When placebo and placebo-related effects are related to expectations, the role of cognition in social interaction plays a key role. It has been suggested, for example, that the facial expression of pain evolved for eliciting medical attention from others (Williams 2002). In this respect, as suggested by Evans (2002), it is important to know when medical care first emerged, when special care to a sick individual was provided for the first time. Evans (2002) suggests that ‘medicine’ must have originated some time between 5,000,000 and 10,000 years ago (a huge span of time). In fact, the remains of skulls that have undergone complex surgery have been found, dating back more than 7,000 years, which suggests sophisticated forms of medical care had evolved at that time. Maybe the first provision of special care to the sick dates back to the very early hominids, the Australopithecus or Homo habilis. Indeed, non-human primates demonstrate forms of social interactions that resemble medical care, such as grooming and picking ticks off each other's backs (Fig. 2.9).
Reasoning in this way, health management may have evolved in a social context among different groups of hominids. The acts of caring and curing must have become a powerful social stimulus that induced beliefs, trust, hope and expectations of recovery. If one member of a social group trusts just one other member of that group, he or she may have an improved quality of life and may (p.52)
Interestingly, Wall (1999) claimed that pain is a ‘need'state, which can be terminated by specific consummatory acts like hunger and thirst. According to Wall (1999) the consummatory acts that terminate pain can be, for instance, either withdrawing one's hand from a noxious stimulus or care and attention from others (the act of caring and the placebo). It is this purely social event that represents the evolutionary novelty in humans (Evans 2002). A person whose brain is capable of shutting down pain when the presence of medical help is detected may have an advantage over someone whose brain lacks this capacity (Evans 2003). In Chapter 3, we will see that specific endogenous mechanisms are activated by this social act, resulting in suppressed pain transmission.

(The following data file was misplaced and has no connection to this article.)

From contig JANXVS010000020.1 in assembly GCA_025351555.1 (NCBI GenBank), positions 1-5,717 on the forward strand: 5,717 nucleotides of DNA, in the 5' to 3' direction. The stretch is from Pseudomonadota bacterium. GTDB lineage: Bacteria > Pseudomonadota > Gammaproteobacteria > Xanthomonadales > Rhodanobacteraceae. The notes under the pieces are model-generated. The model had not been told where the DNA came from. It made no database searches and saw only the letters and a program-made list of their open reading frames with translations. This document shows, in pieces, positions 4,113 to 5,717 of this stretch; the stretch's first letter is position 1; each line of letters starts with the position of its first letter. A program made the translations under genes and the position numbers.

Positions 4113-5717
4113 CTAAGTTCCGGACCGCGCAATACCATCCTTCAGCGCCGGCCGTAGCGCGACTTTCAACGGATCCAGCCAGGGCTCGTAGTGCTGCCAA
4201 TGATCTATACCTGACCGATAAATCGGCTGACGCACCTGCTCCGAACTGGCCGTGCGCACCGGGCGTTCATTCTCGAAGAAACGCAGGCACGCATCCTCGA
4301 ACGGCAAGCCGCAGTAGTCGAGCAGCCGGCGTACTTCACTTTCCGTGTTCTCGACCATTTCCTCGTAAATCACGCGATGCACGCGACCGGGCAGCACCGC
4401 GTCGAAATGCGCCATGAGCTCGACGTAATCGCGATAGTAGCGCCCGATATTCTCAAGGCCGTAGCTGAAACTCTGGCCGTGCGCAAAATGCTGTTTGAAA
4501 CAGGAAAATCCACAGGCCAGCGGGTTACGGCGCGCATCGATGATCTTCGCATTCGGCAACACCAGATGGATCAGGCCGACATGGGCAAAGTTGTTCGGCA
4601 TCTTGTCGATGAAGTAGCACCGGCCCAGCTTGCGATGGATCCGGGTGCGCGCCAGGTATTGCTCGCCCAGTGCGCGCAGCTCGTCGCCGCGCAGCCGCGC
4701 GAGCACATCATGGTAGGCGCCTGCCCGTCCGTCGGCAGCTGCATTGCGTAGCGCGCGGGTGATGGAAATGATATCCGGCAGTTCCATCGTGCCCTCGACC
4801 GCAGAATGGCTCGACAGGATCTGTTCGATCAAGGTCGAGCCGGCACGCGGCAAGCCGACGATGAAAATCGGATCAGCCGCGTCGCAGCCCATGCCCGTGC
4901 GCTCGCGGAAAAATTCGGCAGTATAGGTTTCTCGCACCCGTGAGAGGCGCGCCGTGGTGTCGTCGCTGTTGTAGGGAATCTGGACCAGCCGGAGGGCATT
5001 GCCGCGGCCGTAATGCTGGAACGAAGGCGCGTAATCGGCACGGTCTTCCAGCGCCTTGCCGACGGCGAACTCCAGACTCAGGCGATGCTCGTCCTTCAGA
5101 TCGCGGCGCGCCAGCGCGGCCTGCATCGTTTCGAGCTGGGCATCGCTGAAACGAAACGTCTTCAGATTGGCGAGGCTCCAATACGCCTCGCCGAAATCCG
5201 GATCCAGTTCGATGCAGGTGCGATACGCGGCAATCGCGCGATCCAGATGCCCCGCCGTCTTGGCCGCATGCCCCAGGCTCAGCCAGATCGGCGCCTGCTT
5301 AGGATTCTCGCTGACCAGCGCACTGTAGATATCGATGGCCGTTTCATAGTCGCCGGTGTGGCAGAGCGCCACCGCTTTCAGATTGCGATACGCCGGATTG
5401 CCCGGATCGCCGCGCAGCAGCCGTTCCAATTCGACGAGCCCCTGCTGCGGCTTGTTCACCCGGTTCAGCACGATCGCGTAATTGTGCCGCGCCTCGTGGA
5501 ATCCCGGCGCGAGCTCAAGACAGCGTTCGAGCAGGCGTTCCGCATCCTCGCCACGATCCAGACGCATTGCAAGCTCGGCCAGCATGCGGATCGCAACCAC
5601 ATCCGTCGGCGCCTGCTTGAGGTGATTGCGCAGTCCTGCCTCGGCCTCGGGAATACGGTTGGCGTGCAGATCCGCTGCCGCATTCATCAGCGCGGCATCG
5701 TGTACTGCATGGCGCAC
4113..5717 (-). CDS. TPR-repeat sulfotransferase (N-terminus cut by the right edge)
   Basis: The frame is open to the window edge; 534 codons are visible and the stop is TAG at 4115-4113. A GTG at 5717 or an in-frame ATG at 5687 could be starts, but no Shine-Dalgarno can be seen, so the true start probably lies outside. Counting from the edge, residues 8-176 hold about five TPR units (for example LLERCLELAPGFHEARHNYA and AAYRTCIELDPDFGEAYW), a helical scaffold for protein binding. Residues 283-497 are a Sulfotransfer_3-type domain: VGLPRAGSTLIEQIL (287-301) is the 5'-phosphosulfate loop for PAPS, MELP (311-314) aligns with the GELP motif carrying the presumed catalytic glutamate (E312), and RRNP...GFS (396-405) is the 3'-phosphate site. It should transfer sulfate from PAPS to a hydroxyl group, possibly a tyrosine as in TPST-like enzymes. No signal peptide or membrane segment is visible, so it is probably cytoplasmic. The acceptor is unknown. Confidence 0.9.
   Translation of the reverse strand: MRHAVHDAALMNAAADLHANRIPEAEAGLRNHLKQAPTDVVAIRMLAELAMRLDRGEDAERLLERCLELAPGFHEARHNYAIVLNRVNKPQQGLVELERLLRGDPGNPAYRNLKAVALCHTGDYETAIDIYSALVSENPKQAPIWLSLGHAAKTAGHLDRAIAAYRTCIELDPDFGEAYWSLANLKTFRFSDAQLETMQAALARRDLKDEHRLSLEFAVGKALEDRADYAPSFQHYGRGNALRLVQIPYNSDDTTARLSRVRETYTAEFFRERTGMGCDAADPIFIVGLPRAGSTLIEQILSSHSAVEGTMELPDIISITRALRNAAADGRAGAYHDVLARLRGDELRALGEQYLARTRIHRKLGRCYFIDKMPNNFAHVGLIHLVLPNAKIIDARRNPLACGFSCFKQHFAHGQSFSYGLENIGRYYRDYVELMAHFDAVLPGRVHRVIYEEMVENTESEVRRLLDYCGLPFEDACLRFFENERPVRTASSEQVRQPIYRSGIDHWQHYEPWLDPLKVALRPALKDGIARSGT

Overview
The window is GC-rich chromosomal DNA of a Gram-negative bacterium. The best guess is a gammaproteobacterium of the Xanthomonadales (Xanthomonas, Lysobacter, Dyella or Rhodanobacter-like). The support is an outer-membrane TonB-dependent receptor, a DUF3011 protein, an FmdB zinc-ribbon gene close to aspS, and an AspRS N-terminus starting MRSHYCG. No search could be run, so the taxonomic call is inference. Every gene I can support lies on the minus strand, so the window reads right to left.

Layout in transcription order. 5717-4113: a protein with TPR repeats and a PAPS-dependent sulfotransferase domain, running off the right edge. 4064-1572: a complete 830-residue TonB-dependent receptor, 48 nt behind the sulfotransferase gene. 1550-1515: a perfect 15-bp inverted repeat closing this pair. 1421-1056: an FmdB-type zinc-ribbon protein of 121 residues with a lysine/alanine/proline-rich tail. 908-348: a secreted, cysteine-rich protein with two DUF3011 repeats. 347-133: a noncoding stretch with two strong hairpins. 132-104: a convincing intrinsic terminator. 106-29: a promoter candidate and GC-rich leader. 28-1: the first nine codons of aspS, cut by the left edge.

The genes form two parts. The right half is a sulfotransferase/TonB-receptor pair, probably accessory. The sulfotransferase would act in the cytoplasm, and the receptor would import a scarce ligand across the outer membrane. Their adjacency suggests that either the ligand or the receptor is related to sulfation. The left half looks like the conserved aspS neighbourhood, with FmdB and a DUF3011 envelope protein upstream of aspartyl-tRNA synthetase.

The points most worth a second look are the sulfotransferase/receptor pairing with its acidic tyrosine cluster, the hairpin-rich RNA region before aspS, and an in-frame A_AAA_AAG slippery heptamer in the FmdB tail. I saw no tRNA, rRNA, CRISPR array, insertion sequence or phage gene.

1) We need to know where, when and how placebo effects work. In particular, it is crucial to understand whether some mechanisms, such as reward, are common in different conditions.
2) We know that conditioning is important in unconscious physiological functions like immune responses and hormone secretion. However, according to modern theories of learning, cognitive factors are essential for classical conditioning. It would be interesting to address this issue, particularly within the context of the broader literature on conditioning. Beyond the placebo effect, a key question is: Does unconscious conditioning exist in humans?
3) Although it is clear that prior experience plays a role in many placebo effects, we need to know how this occurs. For example, is it possible to increase the magnitude and duration of placebo responses through learning?
4) Placebo-related effects may need to be extended further to include a variety of psychosocial factors. Harrington (2002) tried to compare placebo effects with a broad range of phenomena, for example the influence of hospital rooms on recovery, or the influence of cultural and religious beliefs on mortality.
5) Today we know that placebo responders and non-responders may differ in terms of either previous experience (learning) or efficiency of reward mechanisms. However, it is necessary to further investigate the genetic, psychological and social variables in placebo responsiveness.
6) A further challenge is to determine whether socially activated placebo mechanisms emerged during evolution as a defence system of the body (in the same way as the immune system and wound healing evolved). Are placebo and placebo-like effects related to trust, beliefs and hope that emerged in social groups?